But some Short Term Rental owners say the new requirement would force even responsible owners to quit renting out their homes.

“I do travel for a living, and I can’t be on site supervising guests when I’m hosting, because I’m physically not here all the time,” said Peter Sternberg, a short term rental owner.

Sternberg says he uses an independent short term rental property management company, and employs outdoor video cameras and indoor noise monitors to keep tabs on sound.

O’Connell says he’s delaying the proposal to get more data, and talk with more homeowners.

By: Jason Lamb

Broadwest Nashville Condo Living

A rendering of Broadwest, Propst Development's $540 million luxury mixed-use project in downtown Nashville. Illustration: Propst

A rendering of Broadwest, Propst Development’s $540 million luxury mixed-use project in downtown Nashville. Illustration: Propst

Check out Nashville’s next condo high-rise, The Residences at Broadwest!  Soaring 400 feet over the convergence of Broadway and West End with views for days, true rooftop amenities ~400 feet in the sky, and finishes that will set a new bar for Nashville! It will also be Nashville’s first residential high-rise combined with a Conrad by Hilton hotel, all with an anticipated delivery late 2021.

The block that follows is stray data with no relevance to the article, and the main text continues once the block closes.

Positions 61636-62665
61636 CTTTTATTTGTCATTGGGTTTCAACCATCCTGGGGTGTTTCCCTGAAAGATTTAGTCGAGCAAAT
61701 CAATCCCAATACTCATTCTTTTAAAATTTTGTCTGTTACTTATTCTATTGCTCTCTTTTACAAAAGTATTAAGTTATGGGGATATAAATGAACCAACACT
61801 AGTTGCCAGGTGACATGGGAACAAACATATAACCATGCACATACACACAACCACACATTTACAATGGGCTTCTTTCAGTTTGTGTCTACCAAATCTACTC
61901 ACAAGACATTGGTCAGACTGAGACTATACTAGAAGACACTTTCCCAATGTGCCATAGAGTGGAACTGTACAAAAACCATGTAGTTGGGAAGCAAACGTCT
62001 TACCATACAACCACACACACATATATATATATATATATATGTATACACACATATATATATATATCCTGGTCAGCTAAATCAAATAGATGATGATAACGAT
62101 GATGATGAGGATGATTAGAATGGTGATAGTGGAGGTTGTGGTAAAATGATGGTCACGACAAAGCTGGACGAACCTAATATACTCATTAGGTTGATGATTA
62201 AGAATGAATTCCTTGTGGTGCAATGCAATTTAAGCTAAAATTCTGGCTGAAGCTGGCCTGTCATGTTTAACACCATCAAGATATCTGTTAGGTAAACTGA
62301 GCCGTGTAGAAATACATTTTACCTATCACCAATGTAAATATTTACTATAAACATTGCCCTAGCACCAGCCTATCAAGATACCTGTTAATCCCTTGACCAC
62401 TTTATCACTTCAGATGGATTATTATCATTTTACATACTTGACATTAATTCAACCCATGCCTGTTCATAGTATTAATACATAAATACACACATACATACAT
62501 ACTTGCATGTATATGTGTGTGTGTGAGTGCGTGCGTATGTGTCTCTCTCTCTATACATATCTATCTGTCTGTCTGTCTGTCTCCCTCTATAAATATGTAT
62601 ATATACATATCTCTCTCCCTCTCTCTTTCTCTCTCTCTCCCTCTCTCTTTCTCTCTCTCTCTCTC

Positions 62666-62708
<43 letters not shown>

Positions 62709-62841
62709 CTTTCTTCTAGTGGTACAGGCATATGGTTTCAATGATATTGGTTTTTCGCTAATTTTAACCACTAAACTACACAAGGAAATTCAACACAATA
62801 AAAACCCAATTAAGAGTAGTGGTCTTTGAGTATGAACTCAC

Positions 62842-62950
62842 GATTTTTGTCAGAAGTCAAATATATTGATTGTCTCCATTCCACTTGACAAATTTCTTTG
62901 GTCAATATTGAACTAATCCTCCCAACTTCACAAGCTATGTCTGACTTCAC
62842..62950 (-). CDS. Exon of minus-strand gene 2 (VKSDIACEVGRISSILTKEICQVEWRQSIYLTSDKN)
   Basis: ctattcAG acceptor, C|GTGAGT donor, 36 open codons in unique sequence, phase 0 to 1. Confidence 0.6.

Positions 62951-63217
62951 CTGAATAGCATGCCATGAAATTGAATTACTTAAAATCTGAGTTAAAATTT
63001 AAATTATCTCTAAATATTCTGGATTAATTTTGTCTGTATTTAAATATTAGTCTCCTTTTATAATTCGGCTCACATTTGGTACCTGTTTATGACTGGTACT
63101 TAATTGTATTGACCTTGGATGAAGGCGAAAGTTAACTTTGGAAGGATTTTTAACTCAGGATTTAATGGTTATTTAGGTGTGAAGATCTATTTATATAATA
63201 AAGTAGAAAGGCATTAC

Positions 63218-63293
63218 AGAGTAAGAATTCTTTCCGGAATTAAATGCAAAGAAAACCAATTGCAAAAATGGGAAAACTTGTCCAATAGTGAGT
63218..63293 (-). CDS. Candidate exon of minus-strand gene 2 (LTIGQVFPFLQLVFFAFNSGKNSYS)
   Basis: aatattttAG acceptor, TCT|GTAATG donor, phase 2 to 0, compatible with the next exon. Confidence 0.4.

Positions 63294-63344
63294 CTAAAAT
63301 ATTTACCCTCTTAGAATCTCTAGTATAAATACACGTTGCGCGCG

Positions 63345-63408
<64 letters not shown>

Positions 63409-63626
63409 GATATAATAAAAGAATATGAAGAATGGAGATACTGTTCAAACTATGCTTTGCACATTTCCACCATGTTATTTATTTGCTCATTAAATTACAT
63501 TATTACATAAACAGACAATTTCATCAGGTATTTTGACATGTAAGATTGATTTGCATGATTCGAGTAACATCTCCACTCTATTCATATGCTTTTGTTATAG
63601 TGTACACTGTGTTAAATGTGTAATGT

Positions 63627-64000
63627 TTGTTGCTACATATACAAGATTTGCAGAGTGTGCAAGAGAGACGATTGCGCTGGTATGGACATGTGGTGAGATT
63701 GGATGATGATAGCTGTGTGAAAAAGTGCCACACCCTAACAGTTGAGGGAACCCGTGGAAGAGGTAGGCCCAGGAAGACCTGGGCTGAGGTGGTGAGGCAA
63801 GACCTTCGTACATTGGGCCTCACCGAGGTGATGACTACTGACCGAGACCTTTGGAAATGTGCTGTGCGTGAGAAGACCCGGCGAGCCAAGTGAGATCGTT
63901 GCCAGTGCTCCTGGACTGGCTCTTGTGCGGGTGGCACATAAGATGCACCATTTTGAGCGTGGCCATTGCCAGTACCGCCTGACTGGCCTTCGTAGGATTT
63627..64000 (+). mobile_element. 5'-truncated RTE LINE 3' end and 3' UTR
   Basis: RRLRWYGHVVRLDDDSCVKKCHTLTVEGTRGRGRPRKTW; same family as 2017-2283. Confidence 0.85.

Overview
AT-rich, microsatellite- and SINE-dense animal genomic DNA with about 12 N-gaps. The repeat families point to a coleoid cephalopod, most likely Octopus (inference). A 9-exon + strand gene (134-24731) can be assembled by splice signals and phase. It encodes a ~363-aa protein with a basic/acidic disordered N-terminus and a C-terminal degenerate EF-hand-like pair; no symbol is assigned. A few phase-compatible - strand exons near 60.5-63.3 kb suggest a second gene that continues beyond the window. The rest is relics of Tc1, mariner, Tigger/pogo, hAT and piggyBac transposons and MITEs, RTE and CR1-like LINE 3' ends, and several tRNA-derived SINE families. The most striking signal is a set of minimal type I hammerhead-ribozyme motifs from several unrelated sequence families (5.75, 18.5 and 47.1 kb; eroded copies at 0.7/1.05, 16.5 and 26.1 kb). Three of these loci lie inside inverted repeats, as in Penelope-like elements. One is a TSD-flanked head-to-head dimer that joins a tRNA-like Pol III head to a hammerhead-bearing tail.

Stay tuned for more info and a Q1 2020 Sales Center opening!

Visit www.broadwestnashville.com to sign up for more info!

 

 

Greystar Buys Midtown Nashville Property for Apartment, Hotel Towers

Developer Secures Construction Loans for the Projects

A rendering of Greystar's Ascent Midtown apartments in Atlanta. A similar project is planned for Nashville. (CoStar)

A rendering of Greystar’s Ascent Midtown apartments in Atlanta. A similar project is planned for Nashville. (CoStar)